Cuckoos lose the race of coevolution

This is a 90-year-old hypothesis that has just been confirmed by the team led by Professor Claire Spottiswood from the Department of Zoology in Cambridge (UK), Michael Sorenson from Boston University (US) and the Institute of Ornithology in Cape Town (South Africa). In 1933, the British geneticist, Reginald Bonet, known for developing a tool for finding offspring’s ancestors, put forward the hypothesis that parasitism developed by certain bird species is transmitted through the mother. By analyzing the genomes of 196 parasite anomalies (Anomalospiza imberbis) captured in 141 nests of grasshopper birds, which are small beavers that were strongly affected by the intruder, the researchers were able to confirm this hypothesis in this species from South Africa. Their results have just been published in PNAS.

The relationships between the different species of parasitic birds and the hosts forced to raise their offspring date back at least two million years. It is a well-known and well-studied example of the co-borrowing of co-evolution from the Red Queen Theory, a term borrowed from Alice in Wonderland by Lewis Carroll. When a species develops a mutation that allows it to gain an advantage, the species with which it evolves will develop a defense that restores balance. This is what happens to Alice when she runs while the scene moves at her same speed: she has the impression that she is standing still. For parasitic birds, it is essential to maintain this ability to mimic the eggshell of parasitic species, otherwise they will be spotted by their victims and chased from the nest. So there is no doubt that the genes responsible for this ability would be lost if one of the parents was bred by a different host than the mother’s host, which is a huge risk because these parasitic species do not form faithful pairs. Researchers have demonstrated that aberrant aberrations transmit this ability through the female’s W chromosome similar to the male’s Y chromosome in humans. Thanks to this transmission, like Alice, parasites run at the same speed as the landscape.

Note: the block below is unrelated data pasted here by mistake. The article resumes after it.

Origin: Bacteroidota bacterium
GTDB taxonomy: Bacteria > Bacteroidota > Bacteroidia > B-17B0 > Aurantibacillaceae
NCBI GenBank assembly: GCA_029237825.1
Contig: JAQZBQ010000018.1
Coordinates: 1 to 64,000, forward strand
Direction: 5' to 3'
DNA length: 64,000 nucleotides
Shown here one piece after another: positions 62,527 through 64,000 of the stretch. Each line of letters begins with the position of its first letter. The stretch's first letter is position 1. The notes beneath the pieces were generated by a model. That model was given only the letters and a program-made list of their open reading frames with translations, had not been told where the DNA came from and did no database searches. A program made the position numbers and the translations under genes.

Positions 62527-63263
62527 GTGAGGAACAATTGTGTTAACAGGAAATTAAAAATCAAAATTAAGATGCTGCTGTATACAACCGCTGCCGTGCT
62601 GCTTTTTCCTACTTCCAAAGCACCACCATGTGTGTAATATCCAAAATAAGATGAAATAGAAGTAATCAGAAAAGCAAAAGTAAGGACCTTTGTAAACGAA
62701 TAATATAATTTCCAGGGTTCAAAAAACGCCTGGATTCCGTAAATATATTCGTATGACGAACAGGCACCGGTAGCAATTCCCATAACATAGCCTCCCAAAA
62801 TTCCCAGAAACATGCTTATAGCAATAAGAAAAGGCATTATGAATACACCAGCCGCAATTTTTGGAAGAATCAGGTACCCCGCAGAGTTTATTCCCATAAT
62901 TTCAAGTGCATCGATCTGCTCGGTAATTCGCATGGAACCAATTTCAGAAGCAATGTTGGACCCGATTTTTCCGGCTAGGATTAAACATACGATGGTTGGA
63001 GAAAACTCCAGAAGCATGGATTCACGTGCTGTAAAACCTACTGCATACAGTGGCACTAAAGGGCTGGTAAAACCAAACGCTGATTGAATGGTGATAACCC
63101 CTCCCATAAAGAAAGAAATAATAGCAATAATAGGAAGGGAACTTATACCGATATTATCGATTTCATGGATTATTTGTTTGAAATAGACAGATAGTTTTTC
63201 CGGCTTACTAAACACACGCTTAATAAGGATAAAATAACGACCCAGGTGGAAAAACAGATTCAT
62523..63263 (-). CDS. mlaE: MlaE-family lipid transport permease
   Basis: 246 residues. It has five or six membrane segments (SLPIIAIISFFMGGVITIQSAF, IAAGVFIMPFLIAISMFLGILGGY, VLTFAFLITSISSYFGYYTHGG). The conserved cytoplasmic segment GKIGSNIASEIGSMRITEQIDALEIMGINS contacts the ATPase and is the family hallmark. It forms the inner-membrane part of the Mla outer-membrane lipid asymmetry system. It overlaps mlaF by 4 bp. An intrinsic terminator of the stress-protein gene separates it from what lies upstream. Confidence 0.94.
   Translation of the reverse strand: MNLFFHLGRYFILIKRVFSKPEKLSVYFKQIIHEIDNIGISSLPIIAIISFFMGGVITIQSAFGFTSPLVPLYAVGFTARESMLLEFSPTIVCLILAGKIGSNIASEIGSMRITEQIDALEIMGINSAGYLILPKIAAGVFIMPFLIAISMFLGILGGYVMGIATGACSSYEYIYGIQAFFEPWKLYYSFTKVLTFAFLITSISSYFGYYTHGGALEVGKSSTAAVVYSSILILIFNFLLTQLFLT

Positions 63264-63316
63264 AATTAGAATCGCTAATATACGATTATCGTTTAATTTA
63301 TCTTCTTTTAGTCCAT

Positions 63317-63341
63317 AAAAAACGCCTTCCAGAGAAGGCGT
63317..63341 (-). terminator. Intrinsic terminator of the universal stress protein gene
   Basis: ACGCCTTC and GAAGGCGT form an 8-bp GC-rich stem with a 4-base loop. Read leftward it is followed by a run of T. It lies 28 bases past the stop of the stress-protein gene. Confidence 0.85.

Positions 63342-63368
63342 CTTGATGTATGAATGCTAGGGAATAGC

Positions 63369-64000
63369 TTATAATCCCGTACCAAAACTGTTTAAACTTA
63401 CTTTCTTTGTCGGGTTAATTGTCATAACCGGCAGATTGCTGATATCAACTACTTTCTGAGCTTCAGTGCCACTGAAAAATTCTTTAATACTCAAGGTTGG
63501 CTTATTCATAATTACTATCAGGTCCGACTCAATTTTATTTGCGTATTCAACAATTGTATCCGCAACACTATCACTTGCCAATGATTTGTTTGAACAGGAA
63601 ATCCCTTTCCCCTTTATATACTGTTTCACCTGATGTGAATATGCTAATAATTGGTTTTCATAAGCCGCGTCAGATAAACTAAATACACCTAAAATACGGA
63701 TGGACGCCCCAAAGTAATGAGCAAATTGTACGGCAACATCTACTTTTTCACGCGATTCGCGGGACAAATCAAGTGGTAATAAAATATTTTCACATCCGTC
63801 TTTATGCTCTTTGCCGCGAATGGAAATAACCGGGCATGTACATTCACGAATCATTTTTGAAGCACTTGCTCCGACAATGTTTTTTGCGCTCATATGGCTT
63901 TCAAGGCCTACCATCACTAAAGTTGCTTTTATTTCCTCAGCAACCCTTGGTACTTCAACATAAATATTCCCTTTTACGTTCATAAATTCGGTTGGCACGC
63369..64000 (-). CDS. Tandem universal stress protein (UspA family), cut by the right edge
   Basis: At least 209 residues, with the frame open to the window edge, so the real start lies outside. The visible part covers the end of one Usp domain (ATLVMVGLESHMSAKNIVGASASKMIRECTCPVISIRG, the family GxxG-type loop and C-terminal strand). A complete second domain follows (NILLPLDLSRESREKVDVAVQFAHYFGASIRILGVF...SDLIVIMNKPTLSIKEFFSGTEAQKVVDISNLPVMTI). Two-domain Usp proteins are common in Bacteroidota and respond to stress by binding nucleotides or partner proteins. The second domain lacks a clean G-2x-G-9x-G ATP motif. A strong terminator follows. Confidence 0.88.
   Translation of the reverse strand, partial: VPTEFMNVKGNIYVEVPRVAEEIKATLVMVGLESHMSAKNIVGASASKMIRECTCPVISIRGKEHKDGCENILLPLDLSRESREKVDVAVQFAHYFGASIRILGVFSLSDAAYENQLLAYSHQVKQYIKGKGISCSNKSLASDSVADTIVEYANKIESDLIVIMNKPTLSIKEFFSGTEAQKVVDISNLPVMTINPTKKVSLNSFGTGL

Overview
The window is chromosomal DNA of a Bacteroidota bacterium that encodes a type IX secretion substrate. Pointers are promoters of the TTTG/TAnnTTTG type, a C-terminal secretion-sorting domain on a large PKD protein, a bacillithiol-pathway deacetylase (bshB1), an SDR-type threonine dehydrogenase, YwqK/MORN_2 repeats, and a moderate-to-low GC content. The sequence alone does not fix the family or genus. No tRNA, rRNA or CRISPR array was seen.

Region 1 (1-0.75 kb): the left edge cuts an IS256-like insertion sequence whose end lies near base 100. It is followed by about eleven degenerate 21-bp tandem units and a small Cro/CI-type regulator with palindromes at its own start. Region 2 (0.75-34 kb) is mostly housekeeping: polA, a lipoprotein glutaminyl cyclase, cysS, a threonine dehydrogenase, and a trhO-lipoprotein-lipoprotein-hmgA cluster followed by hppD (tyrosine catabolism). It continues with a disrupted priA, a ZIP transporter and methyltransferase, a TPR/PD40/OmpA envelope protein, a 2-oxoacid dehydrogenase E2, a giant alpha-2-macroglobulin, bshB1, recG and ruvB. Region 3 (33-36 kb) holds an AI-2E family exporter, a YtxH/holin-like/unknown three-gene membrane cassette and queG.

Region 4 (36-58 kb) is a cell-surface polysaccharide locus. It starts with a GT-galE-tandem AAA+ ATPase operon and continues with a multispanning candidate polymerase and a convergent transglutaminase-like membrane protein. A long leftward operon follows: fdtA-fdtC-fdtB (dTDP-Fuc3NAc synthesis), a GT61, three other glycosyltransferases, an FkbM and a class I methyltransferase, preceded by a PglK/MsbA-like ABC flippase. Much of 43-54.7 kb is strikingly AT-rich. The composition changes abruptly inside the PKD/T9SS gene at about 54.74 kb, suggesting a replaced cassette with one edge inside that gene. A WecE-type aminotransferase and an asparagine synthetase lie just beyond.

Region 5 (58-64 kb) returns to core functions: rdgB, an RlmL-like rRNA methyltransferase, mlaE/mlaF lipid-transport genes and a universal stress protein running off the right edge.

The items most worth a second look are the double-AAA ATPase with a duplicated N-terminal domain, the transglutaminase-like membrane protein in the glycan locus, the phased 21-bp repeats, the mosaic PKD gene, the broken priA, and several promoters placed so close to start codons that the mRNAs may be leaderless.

An arms race that turns in favor of the victims

But this could change. “While this maternal heritage has enabled anomalies to exploit a large number of species, the ability to develop a counter-adaptation is likely to be lost if their host opposes new defences.”explains Claire Spottiswood at the University of Cambridge website. Thus the parasites seem to have a daunting problem because some of the infected species have developed an astonishing array of egg colors that help them distinguish the parasite’s eggs from their own.”

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